Experiential learning is a fabulous way to personalize learning, and developing personal learning plans is a great way to do that.
Experiential learning is by nature personalized, and part of customizing any learning experience is by letting students take the lead. Student-directed learning gives students voice and choice in what they learn and how they learn it. For students to direct their own learning experiences you (and they) need to have a good idea of who they are and what they need. Students design and develop learning experiences that fit with their academic and personal needs, challenges, strengths, interests, and more.
So how do you approach this? How do you make learning personal? How do you use personal backgrounds, needs, experiences, and interests to develop self-directed learning experiences that are meaningful and effective?
With personal learning plans.
What is experiential learning importance? What are the benefits of experiential learning? Why bother spending the time to learn a new teaching style?
I am often asked how to get colleagues on board with experiential learning. This is an important question. I taught at an experiential school for 10 years. It was tough when there was a staff member or two that didn't agree with or understand the experiential philosophy.
Experiential learning is a profound and life-changing teaching strategy with a laundry list of benefits attached, but working with those that are resistant to the craft can be draining, leaving you with little choice but to keep on teaching in a way that you don't feel is effective for your students or fulfilling to you.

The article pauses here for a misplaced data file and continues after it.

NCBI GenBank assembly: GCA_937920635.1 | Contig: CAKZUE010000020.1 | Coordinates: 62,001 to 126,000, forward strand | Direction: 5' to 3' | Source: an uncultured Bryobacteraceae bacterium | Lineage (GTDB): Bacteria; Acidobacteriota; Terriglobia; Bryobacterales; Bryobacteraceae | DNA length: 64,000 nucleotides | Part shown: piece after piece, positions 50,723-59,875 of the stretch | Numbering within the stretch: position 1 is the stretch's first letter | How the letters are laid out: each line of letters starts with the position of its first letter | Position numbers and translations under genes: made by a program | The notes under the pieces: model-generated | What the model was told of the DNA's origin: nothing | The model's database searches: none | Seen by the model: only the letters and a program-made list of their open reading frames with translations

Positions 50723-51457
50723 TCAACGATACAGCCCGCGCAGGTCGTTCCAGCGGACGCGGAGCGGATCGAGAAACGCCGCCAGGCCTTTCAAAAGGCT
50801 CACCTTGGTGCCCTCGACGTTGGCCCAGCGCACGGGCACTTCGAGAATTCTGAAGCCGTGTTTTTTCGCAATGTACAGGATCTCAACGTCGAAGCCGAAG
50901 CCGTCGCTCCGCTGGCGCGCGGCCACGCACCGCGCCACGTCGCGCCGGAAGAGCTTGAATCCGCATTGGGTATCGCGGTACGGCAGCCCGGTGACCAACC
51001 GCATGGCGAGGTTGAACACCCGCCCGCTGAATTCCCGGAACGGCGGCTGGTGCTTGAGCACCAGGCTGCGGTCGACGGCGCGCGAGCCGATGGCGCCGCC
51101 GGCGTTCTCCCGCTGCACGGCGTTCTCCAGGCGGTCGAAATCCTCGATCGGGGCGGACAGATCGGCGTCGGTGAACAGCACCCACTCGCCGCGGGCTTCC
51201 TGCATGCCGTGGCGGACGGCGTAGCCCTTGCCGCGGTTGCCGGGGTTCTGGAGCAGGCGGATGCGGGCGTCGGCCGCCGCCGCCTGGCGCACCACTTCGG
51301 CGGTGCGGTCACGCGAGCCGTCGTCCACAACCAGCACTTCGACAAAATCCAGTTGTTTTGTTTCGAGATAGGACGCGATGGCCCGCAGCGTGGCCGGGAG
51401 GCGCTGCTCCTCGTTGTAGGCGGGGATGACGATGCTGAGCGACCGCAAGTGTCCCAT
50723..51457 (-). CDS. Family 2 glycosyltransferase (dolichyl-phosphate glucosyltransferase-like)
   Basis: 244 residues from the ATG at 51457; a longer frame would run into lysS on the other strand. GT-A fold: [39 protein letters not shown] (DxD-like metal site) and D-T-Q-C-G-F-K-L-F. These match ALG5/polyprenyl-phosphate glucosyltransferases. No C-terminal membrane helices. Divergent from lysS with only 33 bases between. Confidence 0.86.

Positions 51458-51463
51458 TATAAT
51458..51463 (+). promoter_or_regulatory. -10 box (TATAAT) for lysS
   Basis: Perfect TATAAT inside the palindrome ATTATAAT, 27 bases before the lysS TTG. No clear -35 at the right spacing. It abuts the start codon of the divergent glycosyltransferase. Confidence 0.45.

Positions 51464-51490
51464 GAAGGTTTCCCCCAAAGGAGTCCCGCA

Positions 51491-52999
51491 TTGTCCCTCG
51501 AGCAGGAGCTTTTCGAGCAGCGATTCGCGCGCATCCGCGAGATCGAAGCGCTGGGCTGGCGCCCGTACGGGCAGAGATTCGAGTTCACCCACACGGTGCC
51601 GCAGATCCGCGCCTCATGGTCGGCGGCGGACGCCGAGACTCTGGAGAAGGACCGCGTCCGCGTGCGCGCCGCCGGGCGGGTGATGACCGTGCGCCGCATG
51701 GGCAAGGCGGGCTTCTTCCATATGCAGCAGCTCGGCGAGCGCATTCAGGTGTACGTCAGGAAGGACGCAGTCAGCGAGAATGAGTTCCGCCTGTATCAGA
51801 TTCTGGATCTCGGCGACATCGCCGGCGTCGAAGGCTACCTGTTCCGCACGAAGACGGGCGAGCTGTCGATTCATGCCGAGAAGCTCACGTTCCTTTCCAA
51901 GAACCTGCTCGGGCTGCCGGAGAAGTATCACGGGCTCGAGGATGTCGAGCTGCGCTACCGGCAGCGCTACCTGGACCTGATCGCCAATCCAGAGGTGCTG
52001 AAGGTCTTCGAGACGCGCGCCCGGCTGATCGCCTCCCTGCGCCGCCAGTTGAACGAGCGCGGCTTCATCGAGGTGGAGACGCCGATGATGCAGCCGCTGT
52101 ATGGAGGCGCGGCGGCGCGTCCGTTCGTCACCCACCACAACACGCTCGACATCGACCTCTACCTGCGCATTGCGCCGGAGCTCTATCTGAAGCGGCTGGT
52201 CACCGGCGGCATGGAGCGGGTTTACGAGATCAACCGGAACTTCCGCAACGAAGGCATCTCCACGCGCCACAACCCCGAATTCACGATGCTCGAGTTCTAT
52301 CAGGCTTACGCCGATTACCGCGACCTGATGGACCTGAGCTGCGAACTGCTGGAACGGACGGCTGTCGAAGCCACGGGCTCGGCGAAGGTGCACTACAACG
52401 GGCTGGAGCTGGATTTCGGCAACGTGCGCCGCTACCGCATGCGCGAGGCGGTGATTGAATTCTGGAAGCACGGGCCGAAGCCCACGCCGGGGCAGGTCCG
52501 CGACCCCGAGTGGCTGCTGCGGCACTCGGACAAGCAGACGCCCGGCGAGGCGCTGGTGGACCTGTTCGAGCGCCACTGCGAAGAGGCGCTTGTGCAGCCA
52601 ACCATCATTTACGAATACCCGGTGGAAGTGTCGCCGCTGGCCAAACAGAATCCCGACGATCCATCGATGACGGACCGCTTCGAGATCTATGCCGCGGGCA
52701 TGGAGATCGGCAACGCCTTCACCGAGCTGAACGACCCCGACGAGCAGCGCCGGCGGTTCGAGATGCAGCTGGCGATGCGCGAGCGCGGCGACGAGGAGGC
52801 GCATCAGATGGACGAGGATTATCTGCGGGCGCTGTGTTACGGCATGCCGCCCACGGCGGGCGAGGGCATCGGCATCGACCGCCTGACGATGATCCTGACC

So how can you work with those that are resistant to experiential learning? What can you do? What can you say?
What is experiential learning in the classroom, and what does an experiential learning classroom look like? Experiential learning can take place anywhere, including a classroom, and there are particular ways to make experiential learning in a classroom or homeschool learning environment more conducive than others.
What is experiential learning anyway? How is experiential learning defined? What does K12 classroom experiential learning look like? What are the characteristics of experiential learning? What are examples of experiential learning? What are experiential learning activities? Why is experiential learning important and what are the benefits? I get these questions a lot.
Most of the inquiries that I get from educators, however, are about how experiential learning can be worked into K12 curriculum. The good news is that it's a great learning tool for people of all learning environments, backgrounds, skill levels, and interests, and it's fairly easy to implement if you know the essential components.
Blog Post: Why I Became an Experiential Learning Educator
To provide innovative educational resources for educators, parents, and students, that go beyond lecture and worksheets.
Sara Segar, experiential life-science educator and advisor, curriculum writer, and mother of two.